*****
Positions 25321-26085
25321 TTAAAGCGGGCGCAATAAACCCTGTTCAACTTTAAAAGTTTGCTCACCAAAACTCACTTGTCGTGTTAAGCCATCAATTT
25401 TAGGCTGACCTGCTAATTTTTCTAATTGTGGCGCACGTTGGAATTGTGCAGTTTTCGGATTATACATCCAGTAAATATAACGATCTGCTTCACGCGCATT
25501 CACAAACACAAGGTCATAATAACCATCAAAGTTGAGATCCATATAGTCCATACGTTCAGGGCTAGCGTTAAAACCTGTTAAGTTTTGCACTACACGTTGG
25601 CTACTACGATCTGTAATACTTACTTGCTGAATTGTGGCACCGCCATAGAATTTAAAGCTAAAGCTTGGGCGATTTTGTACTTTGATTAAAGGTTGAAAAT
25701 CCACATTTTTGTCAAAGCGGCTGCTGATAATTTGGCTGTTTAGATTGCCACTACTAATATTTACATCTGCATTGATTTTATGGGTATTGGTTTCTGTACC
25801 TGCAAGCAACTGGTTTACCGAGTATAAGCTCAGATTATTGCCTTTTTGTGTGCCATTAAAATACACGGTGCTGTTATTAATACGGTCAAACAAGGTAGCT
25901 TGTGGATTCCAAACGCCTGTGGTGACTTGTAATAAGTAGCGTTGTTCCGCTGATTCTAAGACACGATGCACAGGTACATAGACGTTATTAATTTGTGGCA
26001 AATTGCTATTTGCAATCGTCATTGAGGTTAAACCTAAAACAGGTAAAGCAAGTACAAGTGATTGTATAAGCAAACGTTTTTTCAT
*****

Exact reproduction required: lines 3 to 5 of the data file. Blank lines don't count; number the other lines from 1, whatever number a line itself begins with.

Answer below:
25401 TAGGCTGACCTGCTAATTTTTCTAATTGTGGCGCACGTTGGAATTGTGCAGTTTTCGGATTATACATCCAGTAAATATAACGATCTGCTTCACGCGCATT
25501 CACAAACACAAGGTCATAATAACCATCAAAGTTGAGATCCATATAGTCCATACGTTCAGGGCTAGCGTTAAAACCTGTTAAGTTTTGCACTACACGTTGG
25601 CTACTACGATCTGTAATACTTACTTGCTGAATTGTGGCACCGCCATAGAATTTAAAGCTAAAGCTTGGGCGATTTTGTACTTTGATTAAAGGTTGAAAAT